Consider Taking The Gym Outdoors

A Professor's Perspective On Current Events

Professor Kimberlee Bethany Bonura, Ph.D.
By Professor Kimberlee Bethany Bonura, Ph.D.

Hitting the gym today? Consider going outside instead. Professor Kimberlee Bethany Bonura discusses the health advantages of being outside.

This article originally premiered on The New York Times.

Let’s talk about a Fit Enough plan for your life this summer. Let go of an externally imposed vision of a swimsuit ready body. Instead of focusing on getting your body beach-and-pool ready, shift your perspective. Consider this: whatever you wear when you hit the beach (although, please, cover up and wear a high-quality SPF!), time outside is GOOD for you.

Research consistently shows that exercise has a wide-range of physical health benefits (like reducing the risk of heart disease and diabetes) and psychological benefits (like improving mood, reducing the risk of anxiety and depression). Would you be surprised to learn that exercise outside is even BETTER for you?

One recent Austrian study found that even though outdoor mountain hiking was more strenuous (as measured via heart rate) than an indoor walk on a treadmill or time searching the internet, both indoor and outdoor walking left people feeling happier than computer time, and they were happiest after walking outside. (source: NY Times.)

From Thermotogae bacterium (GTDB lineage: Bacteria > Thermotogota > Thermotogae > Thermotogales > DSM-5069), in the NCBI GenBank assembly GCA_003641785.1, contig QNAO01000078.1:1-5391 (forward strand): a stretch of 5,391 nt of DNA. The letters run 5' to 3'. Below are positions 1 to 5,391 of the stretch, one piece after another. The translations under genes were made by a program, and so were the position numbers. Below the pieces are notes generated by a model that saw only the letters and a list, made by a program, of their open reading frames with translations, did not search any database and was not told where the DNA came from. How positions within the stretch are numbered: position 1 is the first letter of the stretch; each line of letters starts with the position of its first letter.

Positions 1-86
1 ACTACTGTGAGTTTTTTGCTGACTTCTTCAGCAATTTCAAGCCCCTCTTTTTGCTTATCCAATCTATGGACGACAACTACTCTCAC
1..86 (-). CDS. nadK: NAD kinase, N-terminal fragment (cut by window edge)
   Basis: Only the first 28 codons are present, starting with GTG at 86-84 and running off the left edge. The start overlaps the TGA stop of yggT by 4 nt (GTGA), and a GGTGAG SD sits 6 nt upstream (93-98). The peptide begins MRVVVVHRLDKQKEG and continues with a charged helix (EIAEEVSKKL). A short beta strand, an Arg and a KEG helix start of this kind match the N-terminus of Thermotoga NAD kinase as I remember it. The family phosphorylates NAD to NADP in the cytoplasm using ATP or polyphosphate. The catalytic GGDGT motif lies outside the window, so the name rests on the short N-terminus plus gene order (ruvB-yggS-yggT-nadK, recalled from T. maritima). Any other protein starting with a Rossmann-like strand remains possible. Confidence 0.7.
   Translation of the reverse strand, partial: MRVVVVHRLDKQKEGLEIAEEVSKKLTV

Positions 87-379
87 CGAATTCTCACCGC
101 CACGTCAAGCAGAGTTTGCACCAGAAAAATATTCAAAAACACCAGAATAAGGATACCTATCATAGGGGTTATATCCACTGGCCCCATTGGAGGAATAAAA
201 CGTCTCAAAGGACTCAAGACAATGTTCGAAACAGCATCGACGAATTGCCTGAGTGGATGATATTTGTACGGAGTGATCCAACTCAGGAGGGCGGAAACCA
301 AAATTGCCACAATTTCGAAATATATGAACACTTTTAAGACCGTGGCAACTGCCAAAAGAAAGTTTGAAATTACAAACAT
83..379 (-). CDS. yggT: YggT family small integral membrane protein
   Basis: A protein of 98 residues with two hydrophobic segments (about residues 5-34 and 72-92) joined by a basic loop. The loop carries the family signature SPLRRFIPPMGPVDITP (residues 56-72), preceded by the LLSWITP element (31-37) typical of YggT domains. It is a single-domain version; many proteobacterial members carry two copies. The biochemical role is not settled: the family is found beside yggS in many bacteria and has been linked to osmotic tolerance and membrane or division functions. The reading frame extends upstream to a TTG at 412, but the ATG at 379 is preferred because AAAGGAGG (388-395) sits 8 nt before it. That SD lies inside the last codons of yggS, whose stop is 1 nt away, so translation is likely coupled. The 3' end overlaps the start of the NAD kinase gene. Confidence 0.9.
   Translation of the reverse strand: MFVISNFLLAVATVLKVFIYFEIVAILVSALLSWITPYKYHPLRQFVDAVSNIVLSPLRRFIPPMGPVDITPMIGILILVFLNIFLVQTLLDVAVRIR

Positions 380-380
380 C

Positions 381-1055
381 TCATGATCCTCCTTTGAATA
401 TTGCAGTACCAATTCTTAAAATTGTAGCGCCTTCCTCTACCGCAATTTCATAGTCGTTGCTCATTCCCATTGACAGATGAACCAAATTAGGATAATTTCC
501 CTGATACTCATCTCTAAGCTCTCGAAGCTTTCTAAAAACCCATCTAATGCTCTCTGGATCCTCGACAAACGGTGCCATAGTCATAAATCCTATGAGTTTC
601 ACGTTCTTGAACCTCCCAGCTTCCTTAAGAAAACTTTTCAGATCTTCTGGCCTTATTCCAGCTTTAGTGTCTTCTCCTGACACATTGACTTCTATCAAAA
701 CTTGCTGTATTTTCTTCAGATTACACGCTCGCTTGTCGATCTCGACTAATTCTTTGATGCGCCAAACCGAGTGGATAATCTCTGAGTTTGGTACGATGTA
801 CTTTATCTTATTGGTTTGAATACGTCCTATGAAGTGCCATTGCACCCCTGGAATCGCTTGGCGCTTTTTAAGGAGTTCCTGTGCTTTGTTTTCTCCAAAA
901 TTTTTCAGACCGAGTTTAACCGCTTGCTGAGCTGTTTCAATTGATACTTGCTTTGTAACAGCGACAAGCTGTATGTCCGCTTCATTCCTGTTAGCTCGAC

One large scale study of almost 2000 people found that group outdoor walking significantly improved psychological health. A  research review found that across multiple studies, when comparing outdoor versus indoor exercise, people experienced increases in revitalization, energy, and positive engagement, and decreases in tension, confusion, anger, and depression.

This article is part of our Professor’s Perspective series—a place for experts to share their views and opinions on current events.

The Japanese practice of Shinrinyoku, roughly translated as “forest bathing,” is about getting outside in nature, where the benefits of fresh air and green things can improve your health and well-being. One study found that a three-day, two-night trip to a forested area improved immune function for a month after the visit.

Another research review found increasing evidence for gardening as a mental health intervention. (This 2012 article from The Atlantic offers insight into how microbes in dirt can improve health.)

It’s summer, and the weather’s beautiful. Skip the gym. Go for a walk with friends: you’ll feel better!

For more with Professor Bonura, check out How To Make Stress Work For You,” on The Great Courses Plus!